Auld Lang Syne – December 2020
Auld Lang Syne
December 29, 2020
The traditional New Year’s Eve song has its origins in Scotland in the late 18th century. It was a song of longing and melancholy for better times past. That can certainly describe the feeling we have all had for most of this year. In the investment world, this time of year usually involves a summary or reflection on the past year as well as a look forward to what the next year may bring. Let’s skip the former.
We look to 2021 with excitement and anticipation. The prospects for a broader return to a more normal economic and social environment are strong. COVID-19 vaccine distribution has begun, but success will not arrive on a given date, it will come over time. The more individuals that gain immunity by experiencing a bout with the virus or by getting vaccinated, the more difficult it will be for the virus to continue its spread. There will be a balance, and precautions will still be needed for a period of time. Expect continued disagreement over the level of precaution that will be necessary, as has been the case throughout the pandemic this year. Nevertheless, risk in any given situation will begin to decrease.
We find many reasons to be optimistic about economic and market prospects for 2021. Housing has been a beneficiary of changes in behavior and outlook during the pandemic. New and existing home sales have skyrocketed, and backlogs at many builders remain high. This building boom is supported by a surge in existing home prices and sales, and by a move in borrowing rates to historic lows. Both new and existing home sales rates are up over 20% since 2019, and prices are up more than 10% this year. An uptrend in home prices supports consumer optimism and future spending.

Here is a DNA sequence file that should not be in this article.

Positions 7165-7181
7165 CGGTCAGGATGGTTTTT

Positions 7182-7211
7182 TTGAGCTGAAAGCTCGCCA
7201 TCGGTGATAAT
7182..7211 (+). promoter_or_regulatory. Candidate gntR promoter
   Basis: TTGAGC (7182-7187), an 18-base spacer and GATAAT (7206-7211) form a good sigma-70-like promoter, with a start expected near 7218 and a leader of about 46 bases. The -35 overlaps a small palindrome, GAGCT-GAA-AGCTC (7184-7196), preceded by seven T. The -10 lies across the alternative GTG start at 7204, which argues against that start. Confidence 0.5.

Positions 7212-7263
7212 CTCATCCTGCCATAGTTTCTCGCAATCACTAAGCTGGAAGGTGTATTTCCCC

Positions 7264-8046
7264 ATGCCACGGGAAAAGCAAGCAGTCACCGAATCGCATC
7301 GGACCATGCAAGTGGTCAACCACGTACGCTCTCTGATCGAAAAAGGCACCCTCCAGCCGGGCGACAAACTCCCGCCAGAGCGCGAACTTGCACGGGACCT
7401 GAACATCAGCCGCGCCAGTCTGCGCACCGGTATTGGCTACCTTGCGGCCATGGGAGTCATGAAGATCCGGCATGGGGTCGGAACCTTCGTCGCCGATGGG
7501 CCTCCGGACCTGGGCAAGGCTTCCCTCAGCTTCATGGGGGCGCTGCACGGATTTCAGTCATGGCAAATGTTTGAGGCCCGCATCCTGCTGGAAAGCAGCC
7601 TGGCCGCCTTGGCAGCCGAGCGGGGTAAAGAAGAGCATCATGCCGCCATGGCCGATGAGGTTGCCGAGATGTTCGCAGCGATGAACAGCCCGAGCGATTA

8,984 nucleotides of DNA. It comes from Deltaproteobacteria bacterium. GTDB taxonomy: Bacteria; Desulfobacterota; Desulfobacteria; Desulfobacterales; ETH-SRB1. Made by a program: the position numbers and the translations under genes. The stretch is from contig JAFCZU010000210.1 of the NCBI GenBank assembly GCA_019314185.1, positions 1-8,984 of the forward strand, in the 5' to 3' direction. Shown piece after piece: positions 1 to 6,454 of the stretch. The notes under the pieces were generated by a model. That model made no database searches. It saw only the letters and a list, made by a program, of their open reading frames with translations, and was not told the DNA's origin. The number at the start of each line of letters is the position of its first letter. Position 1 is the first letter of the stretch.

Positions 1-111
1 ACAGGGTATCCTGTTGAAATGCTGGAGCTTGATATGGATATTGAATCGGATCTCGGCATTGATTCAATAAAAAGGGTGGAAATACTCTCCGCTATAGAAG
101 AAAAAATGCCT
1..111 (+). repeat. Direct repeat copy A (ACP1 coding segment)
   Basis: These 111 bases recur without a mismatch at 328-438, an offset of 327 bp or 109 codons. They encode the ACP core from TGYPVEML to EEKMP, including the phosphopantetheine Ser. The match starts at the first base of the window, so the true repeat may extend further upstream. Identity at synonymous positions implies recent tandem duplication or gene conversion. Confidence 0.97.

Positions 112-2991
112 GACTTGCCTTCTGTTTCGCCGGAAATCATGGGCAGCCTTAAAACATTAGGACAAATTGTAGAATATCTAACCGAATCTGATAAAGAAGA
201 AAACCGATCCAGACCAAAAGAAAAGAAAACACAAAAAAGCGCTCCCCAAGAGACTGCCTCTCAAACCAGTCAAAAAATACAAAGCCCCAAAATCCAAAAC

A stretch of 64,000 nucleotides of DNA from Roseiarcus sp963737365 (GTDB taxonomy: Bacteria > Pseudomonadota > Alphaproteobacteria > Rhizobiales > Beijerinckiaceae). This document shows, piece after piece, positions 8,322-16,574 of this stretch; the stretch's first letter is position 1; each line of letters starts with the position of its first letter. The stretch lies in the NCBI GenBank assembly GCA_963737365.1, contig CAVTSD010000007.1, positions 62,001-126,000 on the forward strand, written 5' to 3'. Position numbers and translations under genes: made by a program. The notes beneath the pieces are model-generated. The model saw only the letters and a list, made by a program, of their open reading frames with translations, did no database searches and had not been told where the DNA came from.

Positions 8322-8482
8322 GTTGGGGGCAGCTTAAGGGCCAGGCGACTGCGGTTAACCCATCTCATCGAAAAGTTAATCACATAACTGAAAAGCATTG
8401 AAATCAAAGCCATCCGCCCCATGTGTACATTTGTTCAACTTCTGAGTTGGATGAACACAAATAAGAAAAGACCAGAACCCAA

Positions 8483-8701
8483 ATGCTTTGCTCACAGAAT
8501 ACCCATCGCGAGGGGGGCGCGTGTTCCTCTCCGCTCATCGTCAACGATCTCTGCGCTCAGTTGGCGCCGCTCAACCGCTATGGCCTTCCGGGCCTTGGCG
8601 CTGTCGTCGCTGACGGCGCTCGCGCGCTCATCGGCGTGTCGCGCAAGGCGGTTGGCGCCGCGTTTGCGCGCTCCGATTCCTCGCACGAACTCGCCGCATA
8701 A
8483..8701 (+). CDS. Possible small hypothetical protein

At the corporate level, inventories have been drawn down to lower levels, and capital expenditures have been cut at many companies to preserve cash through these uncertain times. Both have room to grow to much higher levels in 2021. Both will need to be triggered by an increase in consumer expenditures, but that too could be on the horizon as vaccines are more widely distributed. Weakness in the dollar could add a tailwind to the earnings of multinational companies going forward.
The Federal Reserve has pledged to stay out of the way during the recovery. Fear of the Fed “removing the punch bowl” has tempered rallies in the past. Currently, the Fed is telegraphing rates near zero for at least the next two years, and possibly longer. They also have claimed that they are willing to tolerate a rate of inflation above 2% for an undetermined period of time. This could allow companies to raise prices while still taking advantage of low borrowing costs, resulting in more positive leverage to margins and earnings.
The household savings rate has ballooned during 2020 and could be another source of funds for spending and growth in 2021. Total household savings has increased by approximately $2.5 trillion dollars through the first ten months of 2020. This increase has taken place even as consumers have paid down debt this year. This level of savings has been a net detractor from GDP in 2020 and could be a significant add to GDP in 2021 and beyond.
Regardless of the positives, equities and fixed income markets have moved up significantly in 2020. If we look back to the market correction in 2018, we may find some indication of a potential signal of a market top. One place to look is to those areas of the market that have had the largest moves up over the past year. The S&P 500 peaked on January 26, 2018 and did not show a 10% gain over that level for more than 20 months. Bitcoin peaked on December 17, 2017 and fell 40% over the next five weeks as the S&P 500 continued to rise. The most volatile areas of the market may provide early clues for the next correction.
We thank you for the trust you have placed in us, and please share our best wishes for a happy, safe, and prosperous 2021.
Random thought: Success is a lousy teacher. It seduces smart people into thinking they can’t lose. – Bill Gates